I mentioned test frameworks as an example of a major feature that I think people would use if stable, but won't rush to nightly just to use — I strongly suspect there are others, but... am unsure which they might be — most of the things in that "would use, but wont use nightly for" I can think of are small nice-to-haves.

Probably any new types of proc macro (have we stabilized all of the places where you can use them?) would fit here as well, but I don't pay attention closely to the macro ecosystem.

RUSTC_BOOTSTRAP should cease to exist wrt. users and user crates imo, but I don't think it's fiesible to eliminate it entirely (except by providing a new mechanism for stdlib use).

This is a can of worms I don't think we should open here. The absolute minimal smallest version of this still took two years and lots of heated argument to push through: https://github.com/rust-lang/cargo/issues/7088.

That said I agree it isn't feasible to get rid of RUSTC_BOOTSTRAP for the compiler itself, since otherwise there's no way to build the stable compiler with stable.

I also will note that I agree that this only makes sense as a way to gather feedback on a small set of "greenlit" features. If it can use any feature, it's basically nightly without the name nightly.

Big :+1:, about half the rustdoc flags only exist for docs.rs and I would really hate for people to start using them and getting mad if we removed them.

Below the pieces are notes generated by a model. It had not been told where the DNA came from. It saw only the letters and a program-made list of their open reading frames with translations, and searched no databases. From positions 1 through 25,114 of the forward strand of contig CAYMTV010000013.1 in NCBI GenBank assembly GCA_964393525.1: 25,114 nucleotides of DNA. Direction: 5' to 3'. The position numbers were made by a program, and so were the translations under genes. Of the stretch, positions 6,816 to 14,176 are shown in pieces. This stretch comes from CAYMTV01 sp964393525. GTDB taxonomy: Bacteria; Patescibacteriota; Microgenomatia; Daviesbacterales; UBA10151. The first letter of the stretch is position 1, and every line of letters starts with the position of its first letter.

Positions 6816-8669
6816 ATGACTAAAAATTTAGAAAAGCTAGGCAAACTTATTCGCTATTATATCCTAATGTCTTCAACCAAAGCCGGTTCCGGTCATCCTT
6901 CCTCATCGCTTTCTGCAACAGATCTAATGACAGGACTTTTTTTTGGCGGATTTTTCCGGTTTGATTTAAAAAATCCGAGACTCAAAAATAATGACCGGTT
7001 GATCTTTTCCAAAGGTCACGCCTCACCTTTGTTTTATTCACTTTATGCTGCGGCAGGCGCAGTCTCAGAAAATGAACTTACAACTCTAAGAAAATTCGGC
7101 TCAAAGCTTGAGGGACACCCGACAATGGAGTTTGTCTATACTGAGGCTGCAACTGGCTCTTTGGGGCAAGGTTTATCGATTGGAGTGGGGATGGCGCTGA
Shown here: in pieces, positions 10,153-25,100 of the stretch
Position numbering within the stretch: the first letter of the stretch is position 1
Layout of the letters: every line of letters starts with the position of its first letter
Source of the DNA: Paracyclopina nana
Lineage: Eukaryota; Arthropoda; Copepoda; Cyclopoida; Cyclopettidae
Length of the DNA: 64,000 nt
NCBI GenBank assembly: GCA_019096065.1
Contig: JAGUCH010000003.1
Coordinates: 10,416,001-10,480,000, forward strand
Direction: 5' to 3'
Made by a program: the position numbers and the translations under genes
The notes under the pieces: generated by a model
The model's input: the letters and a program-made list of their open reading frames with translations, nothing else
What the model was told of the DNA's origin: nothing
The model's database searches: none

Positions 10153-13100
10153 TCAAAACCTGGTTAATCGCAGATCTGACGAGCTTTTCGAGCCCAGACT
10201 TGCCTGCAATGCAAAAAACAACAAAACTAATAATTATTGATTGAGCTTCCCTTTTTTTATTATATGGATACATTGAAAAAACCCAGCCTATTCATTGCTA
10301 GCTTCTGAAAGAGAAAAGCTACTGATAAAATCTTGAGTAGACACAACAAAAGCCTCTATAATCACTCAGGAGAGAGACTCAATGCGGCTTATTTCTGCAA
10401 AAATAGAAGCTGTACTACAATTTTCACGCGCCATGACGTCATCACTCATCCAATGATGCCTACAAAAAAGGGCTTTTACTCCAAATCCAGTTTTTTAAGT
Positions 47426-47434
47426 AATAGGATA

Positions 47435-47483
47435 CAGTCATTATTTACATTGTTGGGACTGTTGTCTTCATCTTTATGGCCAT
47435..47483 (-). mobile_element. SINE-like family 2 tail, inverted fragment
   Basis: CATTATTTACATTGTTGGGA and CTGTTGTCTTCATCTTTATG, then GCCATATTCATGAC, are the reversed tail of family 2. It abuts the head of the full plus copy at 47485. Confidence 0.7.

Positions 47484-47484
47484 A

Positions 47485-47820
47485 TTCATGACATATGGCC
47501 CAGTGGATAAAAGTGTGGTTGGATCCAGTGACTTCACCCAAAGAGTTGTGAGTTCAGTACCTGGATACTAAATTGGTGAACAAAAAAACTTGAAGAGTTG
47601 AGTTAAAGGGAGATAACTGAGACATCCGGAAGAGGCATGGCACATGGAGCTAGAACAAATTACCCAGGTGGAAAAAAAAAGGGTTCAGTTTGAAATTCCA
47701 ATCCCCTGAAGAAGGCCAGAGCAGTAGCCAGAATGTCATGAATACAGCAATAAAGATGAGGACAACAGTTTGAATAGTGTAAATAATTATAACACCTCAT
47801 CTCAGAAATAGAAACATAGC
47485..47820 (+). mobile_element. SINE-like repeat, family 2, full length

I mentioned test frameworks as an example of a major feature that I think people would use if stable, but won't rush to nightly just to use — I strongly suspect there are others, but... am unsure which they might be — most of the things in that "would use, but wont use nightly for" I can think of are small nice-to-haves.

Most library features I expect - things like impl Iterator for [T; N] and doc(cfg).

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If the testing channel is exactly the same as beta, except that testing additionally allows the -Zallow-features argument, then I guess nobody would use beta anymore, since testing is strictly superior from a user's perspective. That makes me wonder if it wouldn't be better to just allow the -Zallow-features argument on beta. You already gave an answer to this:

Could you explain why this is bad? I understand that the beta branch shouldn't be modified when turning it into stable, but just disabling an argument doesn't seem like a big deal to me. The other thing you mention is the opting out of stability guarantees, but again this doesn't seem like a problem to me. Users who care about stability can simply choose not to use the -Zallow-features argument, so nothing changes for them. They can't get unstable features breaking their code by accident.

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Depends what you mean by "greenlit".

In my reading of the original post, the difference between 'nightly' and 'testing' is supposed to be that 'testing' would have a higher stability of implementation, due to receiving beta backports.